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May 20, 2019

Rebecca Wylie

Tireless Disability Rights Advocate

Rebecca Wylie, a third-year, part-time law student at Loyola University- Chicago School of Law, plans to use the Health Law certificate that she is currently pursuing to address health matters as they relate to persons with disabilities.

Rebecca uses a power wheelchair and has an aide who assists her with daily living activities. When Rebecca was eight, she contracted a rare post-viral infection, Transverse Myelitis.  As a result she cannot use her legs, and has minimal use of her hands. 

With the use of dictation software and technology, Rebecca attends class, writes papers, and does her required reading.  She has made the Dean's list multiple times and received the CALI-Award for having the highest grade in her Legal Writing I class. 

Rebecca has only positive things to say about her law school experience. The faculty, staff and students have all been supportive of her pursuits. The staff “truly engage[s] the students to do their best and help [them] to reach [their] individual goals.  For example, on Rebecca’s first day of law school, her professor informed her that she was entitled to accommodations in her class and offered her help in facilitating those accommodations. This made Rebecca feel welcome and respected.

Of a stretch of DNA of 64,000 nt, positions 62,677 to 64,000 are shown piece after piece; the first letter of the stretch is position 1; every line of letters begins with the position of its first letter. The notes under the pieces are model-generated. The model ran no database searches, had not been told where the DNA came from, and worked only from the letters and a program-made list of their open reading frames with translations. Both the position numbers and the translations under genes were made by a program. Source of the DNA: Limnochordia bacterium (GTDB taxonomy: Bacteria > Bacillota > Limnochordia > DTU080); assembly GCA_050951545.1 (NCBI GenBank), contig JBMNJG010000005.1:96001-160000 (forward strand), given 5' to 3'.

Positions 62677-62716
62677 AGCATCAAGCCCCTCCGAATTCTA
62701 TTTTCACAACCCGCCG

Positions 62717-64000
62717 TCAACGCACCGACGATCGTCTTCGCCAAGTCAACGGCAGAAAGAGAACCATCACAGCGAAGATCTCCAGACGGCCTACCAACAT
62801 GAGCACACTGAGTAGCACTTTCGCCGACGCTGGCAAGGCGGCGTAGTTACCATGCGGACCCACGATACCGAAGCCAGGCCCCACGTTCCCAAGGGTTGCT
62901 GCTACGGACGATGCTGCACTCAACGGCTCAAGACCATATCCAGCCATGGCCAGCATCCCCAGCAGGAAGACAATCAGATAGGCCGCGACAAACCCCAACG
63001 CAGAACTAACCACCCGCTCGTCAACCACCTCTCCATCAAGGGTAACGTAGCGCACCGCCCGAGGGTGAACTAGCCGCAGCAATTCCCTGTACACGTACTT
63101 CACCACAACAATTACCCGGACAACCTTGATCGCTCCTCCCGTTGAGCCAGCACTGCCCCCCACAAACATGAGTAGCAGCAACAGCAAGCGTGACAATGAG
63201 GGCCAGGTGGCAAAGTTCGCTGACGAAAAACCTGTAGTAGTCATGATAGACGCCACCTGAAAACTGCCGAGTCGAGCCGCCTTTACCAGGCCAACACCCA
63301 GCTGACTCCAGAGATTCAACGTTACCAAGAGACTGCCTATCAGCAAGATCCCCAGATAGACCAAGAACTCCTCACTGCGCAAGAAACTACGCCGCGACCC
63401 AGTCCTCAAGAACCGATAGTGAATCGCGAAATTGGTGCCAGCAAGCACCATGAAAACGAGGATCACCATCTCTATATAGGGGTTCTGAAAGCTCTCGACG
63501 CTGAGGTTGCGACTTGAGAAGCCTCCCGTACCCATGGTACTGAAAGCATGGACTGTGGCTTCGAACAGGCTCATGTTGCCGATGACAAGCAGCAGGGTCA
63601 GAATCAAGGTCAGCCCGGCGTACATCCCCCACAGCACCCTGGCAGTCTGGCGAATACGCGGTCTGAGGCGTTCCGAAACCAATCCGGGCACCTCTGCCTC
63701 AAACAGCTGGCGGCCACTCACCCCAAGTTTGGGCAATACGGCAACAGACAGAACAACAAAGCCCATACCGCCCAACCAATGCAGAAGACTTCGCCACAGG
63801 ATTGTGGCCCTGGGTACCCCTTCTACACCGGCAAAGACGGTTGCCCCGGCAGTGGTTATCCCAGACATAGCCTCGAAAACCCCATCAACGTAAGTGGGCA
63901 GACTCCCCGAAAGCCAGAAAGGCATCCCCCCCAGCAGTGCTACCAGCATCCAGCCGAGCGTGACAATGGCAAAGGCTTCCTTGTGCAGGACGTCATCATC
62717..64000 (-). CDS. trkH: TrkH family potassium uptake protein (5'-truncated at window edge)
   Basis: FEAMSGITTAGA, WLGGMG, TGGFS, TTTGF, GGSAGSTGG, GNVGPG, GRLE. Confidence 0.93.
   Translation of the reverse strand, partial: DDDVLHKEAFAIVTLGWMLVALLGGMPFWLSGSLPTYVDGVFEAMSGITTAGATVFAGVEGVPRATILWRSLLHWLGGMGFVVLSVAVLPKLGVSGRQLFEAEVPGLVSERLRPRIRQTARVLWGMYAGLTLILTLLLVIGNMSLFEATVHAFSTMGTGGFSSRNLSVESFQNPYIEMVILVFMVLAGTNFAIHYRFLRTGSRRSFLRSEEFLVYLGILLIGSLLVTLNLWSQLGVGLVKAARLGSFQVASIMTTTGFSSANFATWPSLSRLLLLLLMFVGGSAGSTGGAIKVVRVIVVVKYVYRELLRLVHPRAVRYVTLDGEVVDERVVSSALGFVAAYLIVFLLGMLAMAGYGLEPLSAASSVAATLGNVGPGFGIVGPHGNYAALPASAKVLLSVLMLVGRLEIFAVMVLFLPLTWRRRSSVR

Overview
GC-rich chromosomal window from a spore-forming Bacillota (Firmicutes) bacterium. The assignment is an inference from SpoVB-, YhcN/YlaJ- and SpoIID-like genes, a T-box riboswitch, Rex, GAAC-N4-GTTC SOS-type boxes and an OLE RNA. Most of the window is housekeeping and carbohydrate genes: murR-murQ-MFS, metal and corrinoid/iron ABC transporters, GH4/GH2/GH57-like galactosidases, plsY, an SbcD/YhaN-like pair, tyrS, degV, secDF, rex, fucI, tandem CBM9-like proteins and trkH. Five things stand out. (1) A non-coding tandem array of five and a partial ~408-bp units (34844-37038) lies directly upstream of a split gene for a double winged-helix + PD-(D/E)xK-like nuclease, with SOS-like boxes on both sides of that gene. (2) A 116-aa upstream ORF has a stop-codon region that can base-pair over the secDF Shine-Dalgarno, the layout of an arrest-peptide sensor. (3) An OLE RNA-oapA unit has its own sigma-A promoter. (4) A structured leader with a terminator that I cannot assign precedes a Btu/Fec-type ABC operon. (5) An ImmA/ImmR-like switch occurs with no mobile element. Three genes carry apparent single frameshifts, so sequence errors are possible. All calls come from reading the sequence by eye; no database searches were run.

Rebecca, much like many other law students with various disabilities, had to fight to receive accommodations on the LSAT.  Thankfully, for Rebecca, “once accepted, it has been relatively smooth sailing in terms of accommodations at school and internships.”  Due to Rebecca’s diligence, she has made her accommodations work seamlessly at two different legal internships.

In addition to balancing the work of a law student and intern, Rebecca is a tireless disability rights advocate.  She is currently the Chief Information Officer of the National Association of Law Students with Disabilities (NALSWD).   NALSWD encourages current and prospective law students not only to disclose their disabilities but to also find avenues for advocacy at their respective law schools.